Said Zahari: Patriotic, powerful and principled

When confronted by an Umno man, who demanded the paper apologise for writing a story which detailed the plight of some Malay farmers, Said Zahari said, “I am a journalist, not a diplomat. I do not speak the language of diplomacy.”

By Miriam Mokhtar
Who was Said Zahari? His memoirs, Dark Clouds at Dawn and the Malay version called Dalam Ribuan Mimpi Gelisah: Memoir Said Zahari give an interesting insight into the man. There are some uncomfortable truths, which will certainly divide opinion. He was fearless, and possessed an uncompromising attitude, when it mattered.

As the editor, of Utusan Melayu, Said Zahari led a strike in 1961, to protest against a takeover of the paper, by the government of the day. The government demanded that the paper, conform to its policy. Said refused to back down, when confronted by an Umno man called Ibrahim Fitri, who was sent to pressure Said Zahari.

By 1961, despite Said Zahari being aware that the board of directors at Utusan Melayu, was under the control of a few Umno individuals, he was full of hope. He thought that the role of an independent press was to provide the rakyat with the confidence to speak openly about contentious issues, and thus enable both political and economic reforms to take place.

Uppermost in Said Zahari’s mind was the original aims of Utusan Melayu, which were to champion the cause of the people and be an outlet for their ideas. The paper, co-founded by Yusuf Ishak in 1939, was the first Malay-owned newspaper, had three aims in its mission statement, “To serve the religion, the people and the country.” Yusuf Ishak later became the first President of Singapore.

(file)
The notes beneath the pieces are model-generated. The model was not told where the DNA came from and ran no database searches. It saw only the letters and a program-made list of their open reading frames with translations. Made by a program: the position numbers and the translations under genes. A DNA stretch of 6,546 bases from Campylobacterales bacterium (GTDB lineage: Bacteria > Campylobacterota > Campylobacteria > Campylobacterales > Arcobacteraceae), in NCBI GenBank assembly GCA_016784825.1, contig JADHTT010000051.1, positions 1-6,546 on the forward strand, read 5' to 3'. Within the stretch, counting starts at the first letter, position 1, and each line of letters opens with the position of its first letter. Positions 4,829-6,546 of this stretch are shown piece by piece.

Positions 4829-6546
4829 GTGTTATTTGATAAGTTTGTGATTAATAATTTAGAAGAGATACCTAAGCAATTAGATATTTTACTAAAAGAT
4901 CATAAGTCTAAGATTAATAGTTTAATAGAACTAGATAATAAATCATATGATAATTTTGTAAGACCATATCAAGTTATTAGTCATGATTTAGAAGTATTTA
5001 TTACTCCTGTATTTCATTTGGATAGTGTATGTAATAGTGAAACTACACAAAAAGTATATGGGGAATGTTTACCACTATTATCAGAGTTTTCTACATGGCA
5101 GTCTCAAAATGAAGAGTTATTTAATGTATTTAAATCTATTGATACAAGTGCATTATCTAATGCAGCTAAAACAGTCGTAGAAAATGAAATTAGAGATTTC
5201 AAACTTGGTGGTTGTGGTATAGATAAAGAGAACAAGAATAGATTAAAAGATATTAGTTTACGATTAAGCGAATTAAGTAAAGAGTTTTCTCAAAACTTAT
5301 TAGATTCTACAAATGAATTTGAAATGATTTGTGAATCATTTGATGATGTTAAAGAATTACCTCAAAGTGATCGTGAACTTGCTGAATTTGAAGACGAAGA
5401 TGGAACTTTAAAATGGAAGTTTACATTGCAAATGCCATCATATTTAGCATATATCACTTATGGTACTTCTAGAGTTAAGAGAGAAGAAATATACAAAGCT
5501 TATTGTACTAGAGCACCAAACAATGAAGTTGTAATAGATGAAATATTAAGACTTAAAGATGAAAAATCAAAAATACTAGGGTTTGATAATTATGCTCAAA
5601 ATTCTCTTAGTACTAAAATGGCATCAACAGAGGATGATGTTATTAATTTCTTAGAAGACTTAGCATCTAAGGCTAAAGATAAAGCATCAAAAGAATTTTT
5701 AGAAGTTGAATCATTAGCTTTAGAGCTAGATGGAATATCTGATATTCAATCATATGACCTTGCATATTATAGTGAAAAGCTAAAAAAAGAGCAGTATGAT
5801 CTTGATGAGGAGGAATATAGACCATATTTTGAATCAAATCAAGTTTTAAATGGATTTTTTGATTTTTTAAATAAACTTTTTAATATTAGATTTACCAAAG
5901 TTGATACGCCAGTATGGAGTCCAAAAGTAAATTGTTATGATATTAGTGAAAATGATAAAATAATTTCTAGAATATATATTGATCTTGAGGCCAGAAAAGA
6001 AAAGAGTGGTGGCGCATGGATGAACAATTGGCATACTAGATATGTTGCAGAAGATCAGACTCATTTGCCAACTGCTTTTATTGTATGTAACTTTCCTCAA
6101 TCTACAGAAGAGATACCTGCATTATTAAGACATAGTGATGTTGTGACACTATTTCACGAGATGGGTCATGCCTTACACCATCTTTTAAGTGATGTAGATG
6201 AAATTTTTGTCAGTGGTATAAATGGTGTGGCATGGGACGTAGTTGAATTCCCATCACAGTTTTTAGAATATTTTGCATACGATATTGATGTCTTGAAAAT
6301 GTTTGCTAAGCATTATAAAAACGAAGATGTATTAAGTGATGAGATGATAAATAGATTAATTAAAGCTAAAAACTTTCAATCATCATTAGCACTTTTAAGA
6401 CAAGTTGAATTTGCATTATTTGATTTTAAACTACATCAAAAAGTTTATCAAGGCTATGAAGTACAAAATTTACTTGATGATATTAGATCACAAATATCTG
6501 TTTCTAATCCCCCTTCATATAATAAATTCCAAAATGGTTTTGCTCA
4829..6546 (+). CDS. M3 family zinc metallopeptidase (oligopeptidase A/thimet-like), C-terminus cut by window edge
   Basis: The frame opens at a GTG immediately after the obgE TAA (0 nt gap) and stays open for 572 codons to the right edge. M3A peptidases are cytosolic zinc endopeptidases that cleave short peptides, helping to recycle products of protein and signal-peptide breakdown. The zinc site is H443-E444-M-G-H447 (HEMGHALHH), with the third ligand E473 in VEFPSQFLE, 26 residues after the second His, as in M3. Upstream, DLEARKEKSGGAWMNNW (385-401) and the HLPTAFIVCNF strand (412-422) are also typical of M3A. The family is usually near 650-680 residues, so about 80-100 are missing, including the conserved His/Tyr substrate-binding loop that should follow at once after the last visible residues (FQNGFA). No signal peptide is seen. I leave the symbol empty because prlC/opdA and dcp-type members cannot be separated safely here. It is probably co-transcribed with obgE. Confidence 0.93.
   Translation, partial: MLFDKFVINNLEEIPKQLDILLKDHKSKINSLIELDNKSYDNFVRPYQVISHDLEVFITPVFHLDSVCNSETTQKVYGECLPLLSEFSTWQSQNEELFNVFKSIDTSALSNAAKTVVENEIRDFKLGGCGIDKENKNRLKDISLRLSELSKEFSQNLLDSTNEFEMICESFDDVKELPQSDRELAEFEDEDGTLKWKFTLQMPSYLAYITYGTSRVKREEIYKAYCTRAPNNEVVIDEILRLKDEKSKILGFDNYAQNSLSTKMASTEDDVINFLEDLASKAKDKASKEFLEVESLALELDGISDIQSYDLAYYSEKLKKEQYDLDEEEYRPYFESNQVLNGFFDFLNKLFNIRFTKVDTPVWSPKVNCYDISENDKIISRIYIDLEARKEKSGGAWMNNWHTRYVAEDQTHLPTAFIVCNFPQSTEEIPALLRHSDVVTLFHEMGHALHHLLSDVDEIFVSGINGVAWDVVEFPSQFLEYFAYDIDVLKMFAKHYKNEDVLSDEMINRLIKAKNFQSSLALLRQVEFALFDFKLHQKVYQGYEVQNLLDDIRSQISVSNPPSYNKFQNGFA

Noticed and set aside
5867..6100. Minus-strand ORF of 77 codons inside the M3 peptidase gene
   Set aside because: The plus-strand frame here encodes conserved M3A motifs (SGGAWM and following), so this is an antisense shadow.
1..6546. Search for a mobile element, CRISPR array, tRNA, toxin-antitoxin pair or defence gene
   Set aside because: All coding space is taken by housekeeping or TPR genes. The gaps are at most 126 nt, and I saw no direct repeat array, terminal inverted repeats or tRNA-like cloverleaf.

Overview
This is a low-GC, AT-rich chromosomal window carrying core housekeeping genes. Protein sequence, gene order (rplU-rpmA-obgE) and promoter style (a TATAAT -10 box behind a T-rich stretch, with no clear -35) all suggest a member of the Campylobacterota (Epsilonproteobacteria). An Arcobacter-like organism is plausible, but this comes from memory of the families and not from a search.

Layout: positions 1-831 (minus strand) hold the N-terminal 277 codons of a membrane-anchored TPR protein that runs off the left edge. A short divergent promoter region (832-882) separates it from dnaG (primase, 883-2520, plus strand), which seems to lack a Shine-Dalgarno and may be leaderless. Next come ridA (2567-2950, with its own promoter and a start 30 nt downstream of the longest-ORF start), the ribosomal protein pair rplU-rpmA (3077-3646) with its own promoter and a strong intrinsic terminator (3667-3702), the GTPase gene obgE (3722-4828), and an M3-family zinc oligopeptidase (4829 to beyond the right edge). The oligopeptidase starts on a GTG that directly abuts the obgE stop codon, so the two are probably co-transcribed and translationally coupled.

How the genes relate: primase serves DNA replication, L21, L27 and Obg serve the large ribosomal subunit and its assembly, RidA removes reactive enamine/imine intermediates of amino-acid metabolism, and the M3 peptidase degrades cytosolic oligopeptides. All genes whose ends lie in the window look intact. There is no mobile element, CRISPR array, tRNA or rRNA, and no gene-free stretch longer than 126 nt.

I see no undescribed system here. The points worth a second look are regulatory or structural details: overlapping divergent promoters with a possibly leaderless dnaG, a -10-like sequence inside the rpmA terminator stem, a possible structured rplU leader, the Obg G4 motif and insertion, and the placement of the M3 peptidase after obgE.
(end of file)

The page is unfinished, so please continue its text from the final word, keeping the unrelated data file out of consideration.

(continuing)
When Ibrahim Fikri put his four demands to Said Zahari, the latter and the staff in Utusan Melayu retaliated. They were shocked by the arrogance of Umno and later led the Malay-driven strike, which lasted for 100 days, to protect the independence of Utusan Melayu. The strike was apparently broken when Said Zahari was prevented from entering Malaya, after a visit to the newspaper’s offices in Singapore.

If Said Zahari had his way, today’s Utusan would, not be the mouthpiece of Umno Baru and spew government propaganda, including racist and religious nonsense.

Said Zahari at his home in Malaysia

If Said Zahari had not been detained by Lee Kuan Yew, during Operation Cold Store, for 17 years, but had been allowed to defend press freedom, both Malaysia and Singapore might have been very different. Not in terms of skyscrapers and development, but in the morality of governance.

If Said Zahari had not been punished for defending the right of the media, to write without fear or favour, he would have ensured the independence of the press and its role in curbing the excesses of governments.

If Said Zahari had not incurred the wrath of both Tunku Abdul Rahman and Lee Kuan Yew, both Malaysia and Singapore would not be promoting hate and fear, especially the racist and religious rhetoric of the current Malaysian government.

If Said Zahari had not been mercilessly cut-down in the prime of his life, he would have made useful contributions to Malaysian and Singaporean politics and helped to shape both nations. We may have had a more transparent and accountable government. The governments would not have been able to do as they please, because people like Said Zahari would have been their greatest critic.

— excerpted from Miriam Mokhtar’s piece at The Ant Daily

Utusan Melayu, the first Malay-language in Malaya, was first published in 1939, and used the Jawi script. The cofounders were Yusof Ishak, who later became the first President of Singapore, and Abdul Rahim Kajai, later to be known as the “father of Malay journalism”. It was only much later, on the 1st of September 1967 that the Rumi version, Utusan Malaysia, came to being. Utusan Melayu ceased publication on 5th February 2006 after years of dwindling circulation as the population of Jawi users shrank.


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  1. Pingback: RIP: Said Zahari, editor and freedom fighter | uppercaise

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